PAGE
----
On my last cruise, I showed up to my meals in the main dining room in my swim trunks. Not every time, but a few. And no one even noticed. Well, they probably noticed but didn't really care.
Not bad, Un-Cruise Adventures. Not bad at all. It seems like the only rules for the expedition cruise line relate to staying safe and having fun. The company offers a travel experience that packs one week with almost more outdoors fun than you can stand. The itineraries feature a whirlwind of activities that will leave you blissfully spent. Plus, there's a lot of great beer, too!
And, no judgments. (Swimsuits at dinner time, remember?) I cruised Un-Cruise Adventures' Wilderness Discoverer through the Pacific Northwest, visiting the San Juan and Olympic islands. I had a general knowledge of the region and these islands off the coast of Washington state, and I had always wanted to visit again to check out the hiking and maybe do some other outdoors activities.
Snorkeling -- Yes, snorkeling. You won't see tropical fish, but you'll strap on a wet suit (it's tight folks, really tight) and plunge into 45-degree waters to poke around in depths of 10 to 15 feet. Weather must cooperate for this option to be offered. Spot sunflower sea stars with more than a dozen arms, crabs, flowing kelp and sea grasses, colorful anemones, eels, sea cucumbers and many other things that you'd only imagine in science fiction.
Our guide Dani had us paddle out to the other side of Protection Island, where the long stretch into the waves and freshening winds offered more of a challenge. This paddle was going to provide a good workout after all. We saw stellar sea lions and several bald eagles as we became the first group to circumnavigate the island in about a year. Conditions are rarely good enough to go out past the protected cove our guide said. I was fortunate enough to have a week of unseasonably sunny and calm weather for early May in the San Juan Islands. A post-dinner kayaking session in the dark and a short kayak to a beach before we landed and set off on a hike also were top highlights during the week-long adventure.
Stand-up paddleboarding -- These extremely stable giant surfboard-looking toys can be intimidating at first, especially when one bad step means you'll be scrambling out of frigid waters. But you can quickly get the hang of paddling around the bays and coves where Un-Cruise boats anchor. The open-paddle sessions for SUP and kayaking are launched from the vessel's marine deck so you slide right into the water. I like to stand up for a bit until my knees get a little wobbly and then go ahead and relax and work on my kneel-down paddle boarding. How about lay-down paddleboarding? That's a thing, right? It sure is a restful way to float lazily around a beautiful lagoon.
It's fantastic to sit back in small but inviting bar spaces and learn the stories behind the beers and how these entrepreneurs (some no more than 30 years old) just went for it and entered the competitive business of beer making. We stopped for tastings at Island Hoppin' Brewery on Orcas Island and at two breweries on Port Townsend -- Port Townsend Brewing Co. and Propolis Brewing.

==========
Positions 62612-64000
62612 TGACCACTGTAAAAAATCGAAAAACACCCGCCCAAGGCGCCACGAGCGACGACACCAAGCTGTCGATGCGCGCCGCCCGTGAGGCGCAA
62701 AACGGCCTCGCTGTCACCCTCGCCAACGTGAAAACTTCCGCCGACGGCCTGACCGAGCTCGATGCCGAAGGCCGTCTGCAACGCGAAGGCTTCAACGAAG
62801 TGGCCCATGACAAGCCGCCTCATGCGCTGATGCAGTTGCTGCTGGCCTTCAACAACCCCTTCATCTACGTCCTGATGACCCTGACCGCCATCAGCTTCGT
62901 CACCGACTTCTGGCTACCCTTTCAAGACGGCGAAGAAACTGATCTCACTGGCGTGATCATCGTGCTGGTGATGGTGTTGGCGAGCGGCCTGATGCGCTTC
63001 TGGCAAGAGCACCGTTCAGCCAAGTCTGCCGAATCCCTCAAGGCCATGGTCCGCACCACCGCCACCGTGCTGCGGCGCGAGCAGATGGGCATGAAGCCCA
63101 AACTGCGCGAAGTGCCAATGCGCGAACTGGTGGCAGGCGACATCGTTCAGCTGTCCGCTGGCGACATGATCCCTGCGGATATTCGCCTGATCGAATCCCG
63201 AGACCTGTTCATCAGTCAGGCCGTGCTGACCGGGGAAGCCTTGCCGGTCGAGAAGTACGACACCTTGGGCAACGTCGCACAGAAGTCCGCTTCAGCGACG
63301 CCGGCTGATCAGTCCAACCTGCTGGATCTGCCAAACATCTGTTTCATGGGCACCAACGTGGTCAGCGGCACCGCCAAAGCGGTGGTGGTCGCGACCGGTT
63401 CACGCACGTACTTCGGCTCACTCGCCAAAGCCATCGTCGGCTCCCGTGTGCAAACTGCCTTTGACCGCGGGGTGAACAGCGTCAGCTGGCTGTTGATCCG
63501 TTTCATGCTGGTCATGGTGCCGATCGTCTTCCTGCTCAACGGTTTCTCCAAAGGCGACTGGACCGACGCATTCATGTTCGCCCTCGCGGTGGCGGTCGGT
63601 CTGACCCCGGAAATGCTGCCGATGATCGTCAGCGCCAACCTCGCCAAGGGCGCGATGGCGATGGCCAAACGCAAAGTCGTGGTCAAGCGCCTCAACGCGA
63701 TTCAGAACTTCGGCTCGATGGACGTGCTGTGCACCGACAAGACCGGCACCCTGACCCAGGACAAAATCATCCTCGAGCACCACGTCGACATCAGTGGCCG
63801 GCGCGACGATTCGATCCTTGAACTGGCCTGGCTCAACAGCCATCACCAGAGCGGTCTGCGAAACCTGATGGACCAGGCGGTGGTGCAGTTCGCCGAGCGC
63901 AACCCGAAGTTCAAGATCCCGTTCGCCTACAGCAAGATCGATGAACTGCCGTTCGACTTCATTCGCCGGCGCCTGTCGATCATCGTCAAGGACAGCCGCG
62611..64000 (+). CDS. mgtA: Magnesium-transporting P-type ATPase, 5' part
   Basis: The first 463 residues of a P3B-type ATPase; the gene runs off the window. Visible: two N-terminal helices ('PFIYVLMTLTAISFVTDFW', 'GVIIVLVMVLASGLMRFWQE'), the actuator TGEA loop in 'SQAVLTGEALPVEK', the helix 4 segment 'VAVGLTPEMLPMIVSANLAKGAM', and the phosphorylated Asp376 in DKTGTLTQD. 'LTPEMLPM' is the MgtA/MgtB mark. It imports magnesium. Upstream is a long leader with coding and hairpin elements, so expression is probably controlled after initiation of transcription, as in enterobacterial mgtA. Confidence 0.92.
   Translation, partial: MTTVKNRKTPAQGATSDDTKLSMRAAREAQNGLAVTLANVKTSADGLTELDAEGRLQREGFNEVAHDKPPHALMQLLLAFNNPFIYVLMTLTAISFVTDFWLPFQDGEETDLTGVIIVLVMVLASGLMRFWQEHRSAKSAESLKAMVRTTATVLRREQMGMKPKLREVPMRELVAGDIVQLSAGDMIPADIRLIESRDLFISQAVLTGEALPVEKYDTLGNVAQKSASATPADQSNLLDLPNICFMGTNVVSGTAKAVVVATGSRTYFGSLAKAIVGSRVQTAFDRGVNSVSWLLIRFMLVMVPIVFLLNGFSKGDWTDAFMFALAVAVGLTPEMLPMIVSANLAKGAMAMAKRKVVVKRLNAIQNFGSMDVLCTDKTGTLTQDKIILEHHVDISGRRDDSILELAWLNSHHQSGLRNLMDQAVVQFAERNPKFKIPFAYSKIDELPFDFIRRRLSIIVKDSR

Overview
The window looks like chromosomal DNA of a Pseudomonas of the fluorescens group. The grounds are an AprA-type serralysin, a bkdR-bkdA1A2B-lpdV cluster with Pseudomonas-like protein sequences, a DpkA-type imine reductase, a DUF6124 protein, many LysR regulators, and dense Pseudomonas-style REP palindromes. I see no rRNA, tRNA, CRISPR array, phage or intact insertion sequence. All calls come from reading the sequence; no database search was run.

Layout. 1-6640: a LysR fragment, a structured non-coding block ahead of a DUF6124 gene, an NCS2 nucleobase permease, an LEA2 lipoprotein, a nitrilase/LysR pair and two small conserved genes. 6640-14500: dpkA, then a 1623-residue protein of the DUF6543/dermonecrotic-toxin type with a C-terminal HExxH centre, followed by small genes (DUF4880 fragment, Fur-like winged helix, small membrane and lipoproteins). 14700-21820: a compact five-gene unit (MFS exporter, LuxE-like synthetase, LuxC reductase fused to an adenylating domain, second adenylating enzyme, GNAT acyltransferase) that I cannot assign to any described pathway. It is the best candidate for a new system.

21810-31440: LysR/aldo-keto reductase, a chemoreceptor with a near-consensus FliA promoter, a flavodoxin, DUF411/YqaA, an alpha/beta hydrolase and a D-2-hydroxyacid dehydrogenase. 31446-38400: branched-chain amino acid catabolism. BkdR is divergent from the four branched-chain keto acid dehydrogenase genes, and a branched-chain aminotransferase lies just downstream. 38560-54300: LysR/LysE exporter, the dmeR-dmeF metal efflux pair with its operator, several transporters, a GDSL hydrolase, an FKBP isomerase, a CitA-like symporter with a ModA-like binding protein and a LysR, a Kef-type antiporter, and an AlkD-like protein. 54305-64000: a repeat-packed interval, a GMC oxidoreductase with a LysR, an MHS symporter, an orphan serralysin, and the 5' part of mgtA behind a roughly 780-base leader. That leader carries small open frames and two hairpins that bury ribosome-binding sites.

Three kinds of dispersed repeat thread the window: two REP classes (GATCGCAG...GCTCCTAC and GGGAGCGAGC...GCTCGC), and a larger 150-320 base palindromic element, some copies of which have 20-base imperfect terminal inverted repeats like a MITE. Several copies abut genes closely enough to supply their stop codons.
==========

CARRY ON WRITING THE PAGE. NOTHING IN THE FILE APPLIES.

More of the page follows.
Onboard enrichment talks -- When you go off on your activities during the day, you can gather back onboard after dinner in the lounges and discuss and learn more about what you have just seen. Talks focus on the animals in the region, history of the San Juan and Olympic Islands, geological formations, plants and trees and other topics that are raised during question-and-answer sessions. Nature nerds can totally geek out on these cruises.
Whale watching -- A top goal of almost every cruiser in the Pacific Northwest is to spot whales. We saw a couple humpbacks and an active pod of orcas, too. You'll also enjoy up-close encounters with harbor seals. We had about two dozen hang out with us during our kayak tour (noted above). Be on the lookout for porpoises (often playing in the bow wake early in the morning) and stellar sea lions (you'll know you're near when you are downwind of their distinctive smell).
Intense bonding experiences -- The boat's accommodations are modest, with small cabins and basic public areas. But this is your home for the weeklong sailing. Your room is just where you stash your clothes and plop down exhausted and satisfied after a full day of adventures. The line has an open bridge policy, so passengers can wander up to sit and talk with the captains anytime. The food is among the best I've had on any cruise. Fresh-baked breads and desserts stand out, as do the meals featuring regional specialties like salmon and scallops, for example. Also, the thick-cut peppered bacon is incredible. And the Un-Cruise staff are the stars of your trip, with expedition guides providing incredible and fun challenges for your daily activities.
They also lead the enrichment talks and will sit down to play games with you after dinner as the day winds down. Bar staff, boat operations and all other members of the crew are always smiling and asking what they can do for you, as well. Don't be surprised if several of them jump right in and join the end-of-week ritual "Polar Plunge" into the icy waters on your final full day onboard.
I still get chills thinking about my week in the Pacific Northwest with Un-Cruise Adventures, and it has nothing to do with those cold waters.